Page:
Surgeons described anatomy as we encountered it, while also explaining the reasoning behind every single move that was made. Due to the lack of modern medical technology, the hospital staff had to truly work hard and apply all foundations of knowledge to help patients, qualities I grew to truly admire and respect. The staff was very patient and always willing to teach something new to volunteers.
Although it was required to work in the hospital Monday through to Wednesday, Thursdays and Fridays, volunteers were given the opportunity to do outreach work. I attended outreach every week - I loved it! Gifty would travel with volunteers to a local neighborhood, school or orphanage where we would dress children’s wounds. We interacted and played with the children, while often trying to educate them on preventative measures. Though I enjoyed working in the hospital, it was the outreach work that would truly make my experience in Ghana memorable.
Other activities and weekend trips
Every Wednesday, all the volunteers would meet with Mickey and Kwasi at a local “spot”, where we would all interact and discuss the prior week’s experiences. Volunteers mingled over refreshments and snacks, a very nice time where we could all come together.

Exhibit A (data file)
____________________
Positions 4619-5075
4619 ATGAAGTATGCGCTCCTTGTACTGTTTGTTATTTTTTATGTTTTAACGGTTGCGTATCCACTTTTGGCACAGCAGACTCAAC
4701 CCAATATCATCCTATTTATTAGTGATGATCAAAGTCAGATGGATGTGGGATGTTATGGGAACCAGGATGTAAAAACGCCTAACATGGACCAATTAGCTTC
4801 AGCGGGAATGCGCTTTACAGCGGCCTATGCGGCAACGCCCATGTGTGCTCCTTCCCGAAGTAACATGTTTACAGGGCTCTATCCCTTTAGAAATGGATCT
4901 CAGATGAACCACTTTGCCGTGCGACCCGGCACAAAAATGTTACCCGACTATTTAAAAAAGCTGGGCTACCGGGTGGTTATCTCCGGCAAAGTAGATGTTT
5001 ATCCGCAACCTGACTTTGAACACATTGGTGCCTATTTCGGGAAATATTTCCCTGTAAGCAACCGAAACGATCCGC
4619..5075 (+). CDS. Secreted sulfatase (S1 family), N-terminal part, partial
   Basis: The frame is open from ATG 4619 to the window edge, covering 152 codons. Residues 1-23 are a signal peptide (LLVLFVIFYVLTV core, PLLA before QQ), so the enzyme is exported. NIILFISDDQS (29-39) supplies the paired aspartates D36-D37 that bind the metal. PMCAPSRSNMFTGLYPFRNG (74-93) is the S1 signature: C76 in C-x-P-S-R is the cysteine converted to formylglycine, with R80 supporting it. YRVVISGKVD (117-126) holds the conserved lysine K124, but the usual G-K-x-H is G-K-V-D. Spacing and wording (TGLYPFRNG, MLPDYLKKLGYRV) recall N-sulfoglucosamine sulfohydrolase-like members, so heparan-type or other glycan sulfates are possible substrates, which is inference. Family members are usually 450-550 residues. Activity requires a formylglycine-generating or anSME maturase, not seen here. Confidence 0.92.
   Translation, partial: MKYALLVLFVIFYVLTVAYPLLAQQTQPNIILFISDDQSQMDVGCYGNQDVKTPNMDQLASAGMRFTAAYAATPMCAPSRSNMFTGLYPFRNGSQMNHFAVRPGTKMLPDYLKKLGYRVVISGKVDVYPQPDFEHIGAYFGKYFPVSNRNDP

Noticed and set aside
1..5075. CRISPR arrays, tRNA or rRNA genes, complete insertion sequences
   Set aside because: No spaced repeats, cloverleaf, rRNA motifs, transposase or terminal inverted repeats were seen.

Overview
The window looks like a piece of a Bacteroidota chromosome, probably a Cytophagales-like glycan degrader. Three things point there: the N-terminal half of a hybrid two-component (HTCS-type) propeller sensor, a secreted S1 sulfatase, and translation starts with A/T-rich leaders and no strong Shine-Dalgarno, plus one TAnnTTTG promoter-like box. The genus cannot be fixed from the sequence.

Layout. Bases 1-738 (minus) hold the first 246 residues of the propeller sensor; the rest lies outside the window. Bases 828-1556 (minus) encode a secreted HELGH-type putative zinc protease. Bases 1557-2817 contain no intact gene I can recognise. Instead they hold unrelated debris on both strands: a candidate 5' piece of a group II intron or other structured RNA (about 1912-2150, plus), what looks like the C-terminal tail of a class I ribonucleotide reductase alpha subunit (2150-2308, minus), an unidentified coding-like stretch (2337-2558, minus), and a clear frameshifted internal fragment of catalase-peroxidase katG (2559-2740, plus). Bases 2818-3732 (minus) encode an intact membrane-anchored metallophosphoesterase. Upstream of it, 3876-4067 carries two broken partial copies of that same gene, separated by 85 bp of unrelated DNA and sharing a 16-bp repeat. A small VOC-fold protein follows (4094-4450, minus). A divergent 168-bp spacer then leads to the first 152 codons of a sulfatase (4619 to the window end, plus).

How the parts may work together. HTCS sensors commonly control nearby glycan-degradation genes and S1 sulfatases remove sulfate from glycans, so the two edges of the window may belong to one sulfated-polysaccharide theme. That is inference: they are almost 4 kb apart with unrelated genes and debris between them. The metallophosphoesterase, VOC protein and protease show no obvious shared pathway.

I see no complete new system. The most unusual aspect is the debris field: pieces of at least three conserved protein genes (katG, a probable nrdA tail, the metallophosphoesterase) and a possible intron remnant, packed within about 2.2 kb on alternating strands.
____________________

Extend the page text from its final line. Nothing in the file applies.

The coordinators often had a cultural experience planned, such as learning to cook a local dish or learning to drum to several local tunes. On weekends, volunteers would meet at a gas station in town on a Friday, where we would travel by tro-tro to several parts of Ghana, to then return Sunday night.
During these weekends, I got the opportunity to travel to Kokrobite, Cape Coast, Ho and Accra. Though these destinations were fairly distant from Koforidua, it was amazing to see the country in its raw form while traveling from one city to another. At these weekend destinations, we would all stay in a hostel, typically where we would encounter many other tourists/foreigners.
It was during the weekends that I got to experience much of Ghana’s culture: football, traditional dishes, music and drums. As a volunteer group, we all became fairly close to one another. The Projects Abroad staff set the precedence in making everyone feel comfortable, trying to impose a “family” environment. It was perhaps for that reason that I truly was comfortable in Ghana and got to enjoy my time so much.
Leaving Ghana was perhaps one of the most difficult things I’ve had to do to date, as I was forced to say goodbye to my very caring host mother, as well as the several children in my junction that I became very fond of. The weeks I spent in Ghana were eye opening and helped shape a mind-set I will carry with me for the rest of my life.
Thanks to Projects Abroad I was given the opportunity to make small change, whilst bettering myself as an individual in today’s society and finding a “home away from home”. I plan to return to Ghana as frequently as I can and recommend it to anyone looking to partake in such an experience!
Read more about Medicine in Ghana